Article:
Bradley goes on to describe this horse as “a tough, game and fast colt”. After his 3yo season, trainer Lee Broglio said, “Big Towner is better than his record – he didn’t have too many opportunities over a big track last season – and definitely a fast horse.”  And he became a brilliant racehorse – winning his last 9 races over 6 different New York tracks, and  in 14 of 16 starts that year having the lead at the three-quarter pole and refusing to give in.

That is speed underscored by a big heart, toughness and a will to win.

Oh, and did I mention his own damsire is Shadow Wave? And his maternal line goes back to Nedda Guy and Nedda? With a good injection of Volomite in that lineage? Well, check back over my past blogs on Shadow Wave and my series of blogs on Nedda to see why I think Big Towner had a fantastic contribution to make to the engine room of many compatible pedigrees, ready to stoke the coals and keep those lines fired up.

He was a top race horse (48 starts, 31 wins) but is making much more of a contribution along the maternal lines of modern standardbreds.

Coming up:

In another blog soon (hopefully this weekend if my chooks behave and I don’t get too distracted by housework and walking on my favourite beach at Raglan), I want to look at out-crossing in the pacing breed, and what it means ‘down under’ i.e. Australia and New Zealand, compared to North America. Because In The Pocket (mentioned in the” Skipper, Skipper everywhere”  blog link above, now deceased and semen no longer available) became a huge influence on our breeding in New Zealand, and his son Christian Cullen is making a longterm impression here as a racehorse, sire, a damsire and potentially as a sire of sires. From a one-season venture as a sire in North America, his subsequent small number of northern hemisphere foals have just had highly successful 2yo season, and they are a hint of what outcrossing can offer different breeding “pools” when such a quality stallion is involved.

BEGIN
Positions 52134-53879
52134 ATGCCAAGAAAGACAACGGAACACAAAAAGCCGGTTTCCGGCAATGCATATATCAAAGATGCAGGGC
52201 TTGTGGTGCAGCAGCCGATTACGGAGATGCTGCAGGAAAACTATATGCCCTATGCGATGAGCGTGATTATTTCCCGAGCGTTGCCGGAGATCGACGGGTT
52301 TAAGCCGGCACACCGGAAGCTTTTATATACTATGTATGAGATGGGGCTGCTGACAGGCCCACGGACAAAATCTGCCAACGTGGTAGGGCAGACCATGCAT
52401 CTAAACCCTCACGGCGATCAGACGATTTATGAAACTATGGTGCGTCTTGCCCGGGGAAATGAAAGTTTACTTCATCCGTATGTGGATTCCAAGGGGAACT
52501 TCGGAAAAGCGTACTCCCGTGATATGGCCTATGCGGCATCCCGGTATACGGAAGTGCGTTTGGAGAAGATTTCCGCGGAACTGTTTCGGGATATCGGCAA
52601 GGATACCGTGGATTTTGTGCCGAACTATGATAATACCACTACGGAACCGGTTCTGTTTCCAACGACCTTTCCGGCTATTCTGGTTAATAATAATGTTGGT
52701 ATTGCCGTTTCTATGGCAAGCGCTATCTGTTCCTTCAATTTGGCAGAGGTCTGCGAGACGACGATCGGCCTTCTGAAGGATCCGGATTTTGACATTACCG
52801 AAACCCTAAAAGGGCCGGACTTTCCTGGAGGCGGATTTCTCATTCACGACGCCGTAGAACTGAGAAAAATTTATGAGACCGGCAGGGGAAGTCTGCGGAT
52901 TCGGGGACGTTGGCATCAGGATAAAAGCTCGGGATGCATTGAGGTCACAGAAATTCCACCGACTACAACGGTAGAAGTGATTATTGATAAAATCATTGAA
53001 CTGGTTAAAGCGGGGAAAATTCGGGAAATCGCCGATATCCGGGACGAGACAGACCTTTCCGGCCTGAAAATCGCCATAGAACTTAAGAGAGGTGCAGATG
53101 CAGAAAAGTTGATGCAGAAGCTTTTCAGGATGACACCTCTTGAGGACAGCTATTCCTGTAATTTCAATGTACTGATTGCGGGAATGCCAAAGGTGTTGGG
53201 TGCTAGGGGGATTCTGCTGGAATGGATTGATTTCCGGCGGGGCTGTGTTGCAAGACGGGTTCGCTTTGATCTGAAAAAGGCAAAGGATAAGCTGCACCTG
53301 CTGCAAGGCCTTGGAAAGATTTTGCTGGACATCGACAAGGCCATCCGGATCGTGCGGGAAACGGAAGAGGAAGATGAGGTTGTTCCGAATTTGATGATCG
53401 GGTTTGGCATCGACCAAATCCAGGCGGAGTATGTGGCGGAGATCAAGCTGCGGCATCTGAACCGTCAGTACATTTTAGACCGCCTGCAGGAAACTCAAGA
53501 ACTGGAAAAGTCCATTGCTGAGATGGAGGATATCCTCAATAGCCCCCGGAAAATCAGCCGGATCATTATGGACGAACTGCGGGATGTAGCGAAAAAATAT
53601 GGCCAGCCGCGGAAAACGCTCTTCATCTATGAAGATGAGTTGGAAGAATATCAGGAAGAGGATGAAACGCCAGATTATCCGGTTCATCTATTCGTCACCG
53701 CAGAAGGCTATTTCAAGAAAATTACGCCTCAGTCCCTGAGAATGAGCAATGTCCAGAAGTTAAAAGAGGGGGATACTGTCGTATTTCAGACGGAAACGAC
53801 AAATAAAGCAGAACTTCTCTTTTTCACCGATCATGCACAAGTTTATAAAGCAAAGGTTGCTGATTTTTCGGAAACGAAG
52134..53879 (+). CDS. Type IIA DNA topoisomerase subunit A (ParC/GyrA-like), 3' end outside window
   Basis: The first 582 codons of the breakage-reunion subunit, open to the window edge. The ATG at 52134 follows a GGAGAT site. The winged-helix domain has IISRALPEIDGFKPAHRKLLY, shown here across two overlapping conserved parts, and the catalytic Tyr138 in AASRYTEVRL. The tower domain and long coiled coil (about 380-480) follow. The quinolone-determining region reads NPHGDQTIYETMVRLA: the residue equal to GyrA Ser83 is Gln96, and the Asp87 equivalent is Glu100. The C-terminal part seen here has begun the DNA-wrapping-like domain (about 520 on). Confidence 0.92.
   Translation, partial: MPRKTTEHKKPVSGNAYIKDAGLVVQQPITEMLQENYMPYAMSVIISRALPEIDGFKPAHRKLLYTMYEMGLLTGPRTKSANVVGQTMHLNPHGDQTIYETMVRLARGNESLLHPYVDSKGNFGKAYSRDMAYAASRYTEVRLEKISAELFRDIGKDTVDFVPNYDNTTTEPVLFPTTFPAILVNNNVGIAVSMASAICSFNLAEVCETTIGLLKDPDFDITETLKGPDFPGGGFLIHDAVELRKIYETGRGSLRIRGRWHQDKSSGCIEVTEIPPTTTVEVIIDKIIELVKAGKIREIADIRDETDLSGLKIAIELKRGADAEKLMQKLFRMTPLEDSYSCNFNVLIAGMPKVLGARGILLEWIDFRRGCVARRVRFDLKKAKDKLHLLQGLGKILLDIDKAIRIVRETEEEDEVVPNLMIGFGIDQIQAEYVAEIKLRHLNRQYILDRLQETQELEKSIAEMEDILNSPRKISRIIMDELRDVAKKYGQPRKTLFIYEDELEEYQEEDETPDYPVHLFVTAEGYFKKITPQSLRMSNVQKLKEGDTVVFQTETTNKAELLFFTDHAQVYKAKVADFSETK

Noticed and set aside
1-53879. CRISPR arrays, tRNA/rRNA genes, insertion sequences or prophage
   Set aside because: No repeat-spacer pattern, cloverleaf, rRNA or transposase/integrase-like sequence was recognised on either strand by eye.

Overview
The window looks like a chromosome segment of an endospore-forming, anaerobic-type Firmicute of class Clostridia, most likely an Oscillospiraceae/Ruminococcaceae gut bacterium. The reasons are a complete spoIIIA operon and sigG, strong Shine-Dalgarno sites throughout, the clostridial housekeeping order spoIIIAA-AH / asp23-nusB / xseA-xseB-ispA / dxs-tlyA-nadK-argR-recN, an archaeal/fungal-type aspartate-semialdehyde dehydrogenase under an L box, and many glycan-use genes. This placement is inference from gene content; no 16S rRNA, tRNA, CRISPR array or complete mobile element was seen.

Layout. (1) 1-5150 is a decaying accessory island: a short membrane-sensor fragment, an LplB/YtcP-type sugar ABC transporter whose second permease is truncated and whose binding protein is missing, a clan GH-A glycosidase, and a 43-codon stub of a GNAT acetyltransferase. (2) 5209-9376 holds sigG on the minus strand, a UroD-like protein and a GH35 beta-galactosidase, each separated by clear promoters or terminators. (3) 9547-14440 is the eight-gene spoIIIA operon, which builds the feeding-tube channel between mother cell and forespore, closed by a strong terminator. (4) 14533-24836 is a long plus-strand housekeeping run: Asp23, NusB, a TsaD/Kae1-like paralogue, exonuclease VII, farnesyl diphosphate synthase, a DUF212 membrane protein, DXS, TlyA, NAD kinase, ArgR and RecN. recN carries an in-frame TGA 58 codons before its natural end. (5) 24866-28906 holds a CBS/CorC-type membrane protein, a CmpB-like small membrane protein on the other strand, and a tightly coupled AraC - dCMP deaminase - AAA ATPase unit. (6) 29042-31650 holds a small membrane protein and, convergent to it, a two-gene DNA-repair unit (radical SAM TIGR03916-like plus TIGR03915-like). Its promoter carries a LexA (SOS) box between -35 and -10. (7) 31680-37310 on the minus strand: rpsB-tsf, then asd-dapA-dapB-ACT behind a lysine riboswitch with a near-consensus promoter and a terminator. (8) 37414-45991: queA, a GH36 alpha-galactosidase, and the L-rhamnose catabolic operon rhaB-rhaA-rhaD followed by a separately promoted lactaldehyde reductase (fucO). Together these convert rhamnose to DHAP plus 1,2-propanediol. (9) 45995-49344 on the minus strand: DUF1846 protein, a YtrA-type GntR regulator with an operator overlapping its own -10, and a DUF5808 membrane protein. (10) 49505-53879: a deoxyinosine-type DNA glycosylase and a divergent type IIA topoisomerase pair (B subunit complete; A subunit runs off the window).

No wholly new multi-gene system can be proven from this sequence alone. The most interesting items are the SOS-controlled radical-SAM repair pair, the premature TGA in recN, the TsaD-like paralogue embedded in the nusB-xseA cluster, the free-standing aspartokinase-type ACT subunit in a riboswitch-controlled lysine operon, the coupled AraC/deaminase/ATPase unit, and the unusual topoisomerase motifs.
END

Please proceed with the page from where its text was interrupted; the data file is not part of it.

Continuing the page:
If you have ideas to share on that topic, contact me at email: b4breedingblog@xtra.co.nz (sorry this email addresss appears not to be working yet, so use my contact email at bee.raglan@xtra.co.nz

– or just add a comment to this blog.)

Other links on Big Towner, summaries of his career and contribution:


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This blog continues looking at the two new sire sons of Western Ideal that are being offered to New Zealand breeders this year.

Both Alabar and Nevele R have taken a punt on a son of Western Ideal for the coming breeding season – Big Jim for Alabar and Vintage Master for Nevele R.  How do these two new siring sons of Western Ideal compare? In the previous blog I looked at Vintage Master on pedigree and type and suggestedwhat mares might suit him. Now it’s Big Jim’s turn.

Big Jim is a big black stallion who will be sold as a sire on his speed, particularly his precocious 2yo speed. Whereas Vintage Master couldn’t win a race at 2 and take a record of only 1.57.4 as a 2yo, Big Jim not only won plenty of 2yo races but took a time of 1.49.2. But as we know, sires with great speed themselves may or may not leave it in their progeny.